One can say that these words involve obligating him on the basis of a vow. For if he accepts upon himself to perform or give to hekdesh or to the poor or any mitzvah, even in regard to an object not in his possession, we force him to fulfill [his vow] and dislodge the object, based on the verse "that which emerges from your mouth, etc." And we state (Rosh Hashanah 6a), "This constitutes a warning to the court of law to coerce you." For upon all that is written in this parsha it is stated...
This is an astounding idea: the basis for the court's ability to coerce is rooted in the same category as amirato le-gavoah. It is almost as if Ritva means to say that to give to a poor person is akin to giving to God. Ultimately all property belongs to the Almighty. God temporarily grants us the money as stewards for the purpose of allocating the money to the needy and other religious ends.
In sharp contrast to Ritva's lien, consider the following passage in Rashba's novella to Ketuvot (49b s.v. ki hava):
מיהו לא נחתינן לנכסיה, והיכא דליתיה נמי דלא אפשר למיכפייה לא זנינן להו לבניה מנכסיה כי היכי דלא עבדינן צדקה מנכסיו.
However, we do not descend into his possessions. Further, when he is not present and we are therefore unable to descend into his possessions, we do not support the children from his property, just as we do not turn his possessions into charity.
Rashba denies that charity is subject to a lien on the giver's property, with the attending consequences of that position.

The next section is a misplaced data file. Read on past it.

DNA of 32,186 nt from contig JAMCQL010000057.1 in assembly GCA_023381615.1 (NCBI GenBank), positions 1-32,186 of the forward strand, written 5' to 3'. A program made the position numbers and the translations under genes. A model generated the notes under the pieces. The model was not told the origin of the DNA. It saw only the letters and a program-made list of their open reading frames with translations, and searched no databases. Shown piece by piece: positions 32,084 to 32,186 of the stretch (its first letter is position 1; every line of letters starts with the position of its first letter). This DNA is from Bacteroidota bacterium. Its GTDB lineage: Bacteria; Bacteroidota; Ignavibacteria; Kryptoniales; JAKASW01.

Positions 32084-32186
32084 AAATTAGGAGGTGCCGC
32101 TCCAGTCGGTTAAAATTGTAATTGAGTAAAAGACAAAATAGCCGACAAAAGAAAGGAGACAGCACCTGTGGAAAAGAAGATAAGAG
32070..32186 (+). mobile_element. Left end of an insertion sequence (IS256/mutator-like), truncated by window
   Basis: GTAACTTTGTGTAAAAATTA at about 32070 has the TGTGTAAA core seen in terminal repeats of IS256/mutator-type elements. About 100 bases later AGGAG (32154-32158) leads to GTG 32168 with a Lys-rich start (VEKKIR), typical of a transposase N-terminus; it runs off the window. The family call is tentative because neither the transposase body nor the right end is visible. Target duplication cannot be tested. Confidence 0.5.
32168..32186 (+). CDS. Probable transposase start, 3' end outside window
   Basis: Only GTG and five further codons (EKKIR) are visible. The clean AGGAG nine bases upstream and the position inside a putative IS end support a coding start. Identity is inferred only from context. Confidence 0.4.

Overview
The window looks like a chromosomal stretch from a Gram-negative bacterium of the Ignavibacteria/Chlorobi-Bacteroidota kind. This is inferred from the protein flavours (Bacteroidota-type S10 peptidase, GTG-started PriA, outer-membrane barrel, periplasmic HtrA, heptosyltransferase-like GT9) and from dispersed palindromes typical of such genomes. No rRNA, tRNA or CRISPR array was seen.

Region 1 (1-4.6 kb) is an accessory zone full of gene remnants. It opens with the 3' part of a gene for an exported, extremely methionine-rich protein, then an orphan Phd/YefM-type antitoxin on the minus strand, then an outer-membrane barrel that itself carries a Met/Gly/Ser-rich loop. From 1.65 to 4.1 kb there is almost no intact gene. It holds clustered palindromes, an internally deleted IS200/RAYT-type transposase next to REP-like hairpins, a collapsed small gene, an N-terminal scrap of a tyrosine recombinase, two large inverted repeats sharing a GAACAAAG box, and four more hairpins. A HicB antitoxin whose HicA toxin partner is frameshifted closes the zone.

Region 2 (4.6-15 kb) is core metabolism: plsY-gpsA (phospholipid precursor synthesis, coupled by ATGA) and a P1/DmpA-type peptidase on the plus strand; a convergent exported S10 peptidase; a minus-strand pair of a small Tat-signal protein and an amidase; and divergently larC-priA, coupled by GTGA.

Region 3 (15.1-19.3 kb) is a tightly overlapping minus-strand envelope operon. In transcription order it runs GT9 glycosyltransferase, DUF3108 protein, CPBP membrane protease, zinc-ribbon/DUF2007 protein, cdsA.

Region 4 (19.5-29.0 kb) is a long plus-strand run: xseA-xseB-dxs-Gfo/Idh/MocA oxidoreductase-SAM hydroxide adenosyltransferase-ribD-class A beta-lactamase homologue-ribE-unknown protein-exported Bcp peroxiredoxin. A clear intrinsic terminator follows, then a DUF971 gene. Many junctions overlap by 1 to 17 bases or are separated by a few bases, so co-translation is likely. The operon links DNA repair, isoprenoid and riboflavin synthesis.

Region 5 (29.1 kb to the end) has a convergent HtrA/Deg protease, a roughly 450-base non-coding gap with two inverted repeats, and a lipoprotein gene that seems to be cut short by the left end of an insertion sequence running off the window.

[Interestingly, other rishonim and acharonim are divided in regard to the question of shibbud. Rambam (Matnot Aniyim 10:7), as understood by Radbaz (ibid.) and Kesef Mishneh (Nachalot 11:11), follows Ritva. Ketzot ha-Choshen (39:1) claims that fundamentally there is no shibbud, and the only basis for coercion is the degree of kefiya allowed by any מלוה הכתובה בתורה. See also Machanei Ephraim Hilchot Tzedaka 1 and Kovetz Shiurim Bava Batra 668.]
In light of our earlier analysis (GHOST_URL/2015/04/15/a-theological-rabbeinu-yonah/) of Rashba and Ritva's treatment of מיתה לזה ותשלומין לזה, it seems clear that Rashba and Ritva are again - in consistent fashion - engaging in a larger theological debate concerning the nature of property ownership. For Rashba, human ownership is legally complete. God's role as Creator, while philosophically important, stands in the halakhic background and not at the forefront. For Ritva, however, God has given us our money with moral and legal strings attached. God gives us wealth to assist the other and to rededicate our possessions to His service. Beit din can coerce tzedaka not due to the technical obligation but because of an argument that ultimately runs far deeper: the money never fully belonged to me in the first place.